Argentina’s best-case scenario? Ex-president Cristina Fernandez goes to jail — but not yet

Cristina Fernandez de Kirchner

BUENOS AIRES — When I asked Argentina’s President Mauricio Macri last week whether it would help him politically in the 2019 elections if former President Cristina Fernandez de Kirchner goes to jail soon on corruption charges, his responded: “They tell me that it wouldn’t help me.”

He said that many people tell him that, “It would be best if she ran for office” next year, because putting her in jail now would let her play the victim, claiming political persecution. This would only galvanize her supporters.

Macri immediately distanced himself from that theory. He told me that the fate of the former president should be decided by the justice system, without any interference from his government.

But there may be some truth to the advice Macri is getting. The best scenario for Argentina, according to this theory, would be for the former president not to be sentenced until after the October 2019, elections.

If she remains free and runs for president, she would have to continue going to court to defend herself from the almost a dozen corruption cases against her.

New revelations of cash-filled suitcases that she reportedly received would make headlines every day, as they are now. That would help convince many Argentines that she basically ran an extortion racket for personal profit.

The former president and her late husband, former president Nestor Kirchner, are accused of receiving up to $200 million in cash, brought in suitcases to several of their homes. In addition, they are suspected of hiding or transferring billions of dollars in ill-gotten funds abroad.

What is clearly the biggest corruption scandal in Argentina’s history exploded a few weeks ago, when the daily newspaper La Nacion started publishing copies of eight notebooks filled with notes from a government driver.

Over the course of 10 years, during the 2003-2015 Kirchner governments, the driver, Oscar Centeno, had taken meticulous notes of every trip he had made for his ex-bosses.

At least 70 of those trips were to pick up suitcases packed with cash from private firms and to deliver them to the Kirchners’ homes.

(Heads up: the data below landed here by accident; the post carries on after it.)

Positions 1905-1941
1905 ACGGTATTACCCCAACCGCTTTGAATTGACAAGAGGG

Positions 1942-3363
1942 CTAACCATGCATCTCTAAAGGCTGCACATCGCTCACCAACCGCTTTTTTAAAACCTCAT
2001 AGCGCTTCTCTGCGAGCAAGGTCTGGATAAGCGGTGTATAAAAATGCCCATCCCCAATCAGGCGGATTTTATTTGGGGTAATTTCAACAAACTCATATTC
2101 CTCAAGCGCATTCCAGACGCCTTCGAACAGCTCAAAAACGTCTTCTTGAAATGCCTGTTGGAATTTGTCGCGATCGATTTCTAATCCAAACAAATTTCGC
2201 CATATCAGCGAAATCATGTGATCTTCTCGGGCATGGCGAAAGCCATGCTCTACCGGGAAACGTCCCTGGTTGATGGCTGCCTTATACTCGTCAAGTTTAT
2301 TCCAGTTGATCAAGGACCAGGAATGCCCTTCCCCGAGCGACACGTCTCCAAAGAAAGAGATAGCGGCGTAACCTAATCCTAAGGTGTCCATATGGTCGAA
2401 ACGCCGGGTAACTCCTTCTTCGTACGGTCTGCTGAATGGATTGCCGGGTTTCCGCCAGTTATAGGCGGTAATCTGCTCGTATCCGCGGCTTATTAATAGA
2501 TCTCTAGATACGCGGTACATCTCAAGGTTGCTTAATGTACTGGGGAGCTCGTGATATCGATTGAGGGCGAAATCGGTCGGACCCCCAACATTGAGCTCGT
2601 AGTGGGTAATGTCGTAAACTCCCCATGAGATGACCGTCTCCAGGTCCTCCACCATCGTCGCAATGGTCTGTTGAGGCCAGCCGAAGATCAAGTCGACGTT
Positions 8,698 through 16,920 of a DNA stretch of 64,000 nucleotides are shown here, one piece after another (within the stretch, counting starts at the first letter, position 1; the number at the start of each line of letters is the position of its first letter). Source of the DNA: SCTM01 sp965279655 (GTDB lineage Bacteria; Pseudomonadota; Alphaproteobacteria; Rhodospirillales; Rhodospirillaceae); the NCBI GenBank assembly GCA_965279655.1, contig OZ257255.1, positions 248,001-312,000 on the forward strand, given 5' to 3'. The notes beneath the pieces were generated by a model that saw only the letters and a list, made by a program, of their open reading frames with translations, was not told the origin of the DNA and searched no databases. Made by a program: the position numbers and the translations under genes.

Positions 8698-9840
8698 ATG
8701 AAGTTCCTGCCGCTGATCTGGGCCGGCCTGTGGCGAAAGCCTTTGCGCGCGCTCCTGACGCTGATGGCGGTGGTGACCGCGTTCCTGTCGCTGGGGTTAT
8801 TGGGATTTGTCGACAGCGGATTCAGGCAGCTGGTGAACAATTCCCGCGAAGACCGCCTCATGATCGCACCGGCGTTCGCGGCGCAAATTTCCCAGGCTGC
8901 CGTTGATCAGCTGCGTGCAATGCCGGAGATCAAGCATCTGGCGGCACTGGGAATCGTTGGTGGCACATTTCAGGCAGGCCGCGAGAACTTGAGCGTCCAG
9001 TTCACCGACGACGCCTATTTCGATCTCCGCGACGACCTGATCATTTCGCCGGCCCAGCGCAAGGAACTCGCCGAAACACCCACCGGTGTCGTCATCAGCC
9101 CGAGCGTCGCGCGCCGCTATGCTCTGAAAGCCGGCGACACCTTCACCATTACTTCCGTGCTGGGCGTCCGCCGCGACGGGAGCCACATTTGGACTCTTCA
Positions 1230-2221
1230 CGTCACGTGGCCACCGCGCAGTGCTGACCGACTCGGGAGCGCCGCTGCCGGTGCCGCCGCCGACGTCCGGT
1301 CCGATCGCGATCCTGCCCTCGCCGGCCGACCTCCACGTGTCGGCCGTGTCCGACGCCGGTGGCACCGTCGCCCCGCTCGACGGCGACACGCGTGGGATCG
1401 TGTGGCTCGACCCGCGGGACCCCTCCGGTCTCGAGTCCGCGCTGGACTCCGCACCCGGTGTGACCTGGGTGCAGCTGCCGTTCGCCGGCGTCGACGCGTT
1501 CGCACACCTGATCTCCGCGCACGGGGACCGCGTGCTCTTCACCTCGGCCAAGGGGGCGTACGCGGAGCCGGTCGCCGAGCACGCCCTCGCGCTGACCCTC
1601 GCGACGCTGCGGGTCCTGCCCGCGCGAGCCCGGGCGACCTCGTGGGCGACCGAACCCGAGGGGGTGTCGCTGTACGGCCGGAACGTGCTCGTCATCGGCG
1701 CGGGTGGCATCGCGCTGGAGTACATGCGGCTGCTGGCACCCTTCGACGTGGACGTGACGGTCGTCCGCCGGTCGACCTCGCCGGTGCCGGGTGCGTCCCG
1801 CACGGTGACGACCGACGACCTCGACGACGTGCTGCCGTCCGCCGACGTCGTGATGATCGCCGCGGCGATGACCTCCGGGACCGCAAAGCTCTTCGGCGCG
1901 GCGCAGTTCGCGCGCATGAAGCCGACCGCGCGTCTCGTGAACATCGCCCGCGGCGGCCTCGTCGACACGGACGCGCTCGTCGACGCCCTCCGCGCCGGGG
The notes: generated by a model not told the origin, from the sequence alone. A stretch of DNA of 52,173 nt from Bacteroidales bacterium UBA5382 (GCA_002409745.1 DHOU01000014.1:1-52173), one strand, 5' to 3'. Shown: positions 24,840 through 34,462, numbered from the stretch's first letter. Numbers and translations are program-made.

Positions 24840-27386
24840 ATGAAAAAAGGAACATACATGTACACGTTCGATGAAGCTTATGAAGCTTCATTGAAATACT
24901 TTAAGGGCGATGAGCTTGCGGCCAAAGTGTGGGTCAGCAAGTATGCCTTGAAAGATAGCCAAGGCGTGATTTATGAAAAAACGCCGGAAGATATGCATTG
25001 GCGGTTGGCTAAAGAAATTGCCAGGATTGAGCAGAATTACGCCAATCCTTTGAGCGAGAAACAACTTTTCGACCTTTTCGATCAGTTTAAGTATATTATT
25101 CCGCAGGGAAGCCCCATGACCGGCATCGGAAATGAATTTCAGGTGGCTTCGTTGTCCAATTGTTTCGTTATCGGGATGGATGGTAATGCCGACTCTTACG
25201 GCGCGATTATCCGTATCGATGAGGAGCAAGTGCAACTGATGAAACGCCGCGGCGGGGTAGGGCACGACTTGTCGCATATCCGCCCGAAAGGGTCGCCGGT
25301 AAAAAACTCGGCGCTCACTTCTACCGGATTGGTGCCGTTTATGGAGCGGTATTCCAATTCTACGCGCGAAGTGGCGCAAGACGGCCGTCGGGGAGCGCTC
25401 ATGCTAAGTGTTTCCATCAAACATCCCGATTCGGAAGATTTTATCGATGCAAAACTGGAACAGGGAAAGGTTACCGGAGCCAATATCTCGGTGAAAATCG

Since the story broke, more than a dozen prominent business executives have confirmed Centeno’s notebook entries, confessing that they, indeed, had handed over the cash-filled bags. And at least two former high-ranking Kirchner government officials have testified that the Kirchners’ were overseeing the racket.

At least $60 million in cash was delivered to one of the Kirchner apartments over a three-year period, one witness said. Prosecutors say they have only begun to unearth the fabulous fortune the couple amassed when they were in power.

If Cristina Fernandez de Kirchner were jailed now, the conversation would shift from her mounting corruption charges to her supporters’ claims that she is a victim of political persecution.

“She is very good at playing the role of the innocent widow,” one person close to Macri told me. “If she’s sent to jail, we’ll be seeing daily pictures of her son and grandchildren parading in front of the jailhouse, begging to see her.”

That could increase her support among undecided voters. Many Argentines have been led to believe by the former president’s propaganda machine that “all politicians steal,” even if there is no evidence that the current president has collected bribery money for awarding major government contracts.

Macri — who will be running for another four year-term in 2019 — has seen his popularity fall following his cuts in government subsidies for electricity, gas and other utilities, and a resurgence of inflation.

He may has erred in not alerting the country forcefully enough about the financially bankrupt government he inherited, and for not taking belt-tightening measures at the beginning of his term. But his pro-investment policies offer the best hope for Argentina’s long-term development.

Of course, the judges overseeing the Kirchner corruption scandals are likely to do what they want, independently of what’s best for Macri.

But perhaps the best scenario for Argentina would be for the current situation to stretch out for a while — with new revelations of Cristina Fernandez de Kirchner’s corruption coming out every day, and with Argentines learning new details of how she amassed millions upon millions while in power. Perhaps that would help make sure that the Kirchner family doesn’t return to power — and that Argentina does not become a new Venezuela.

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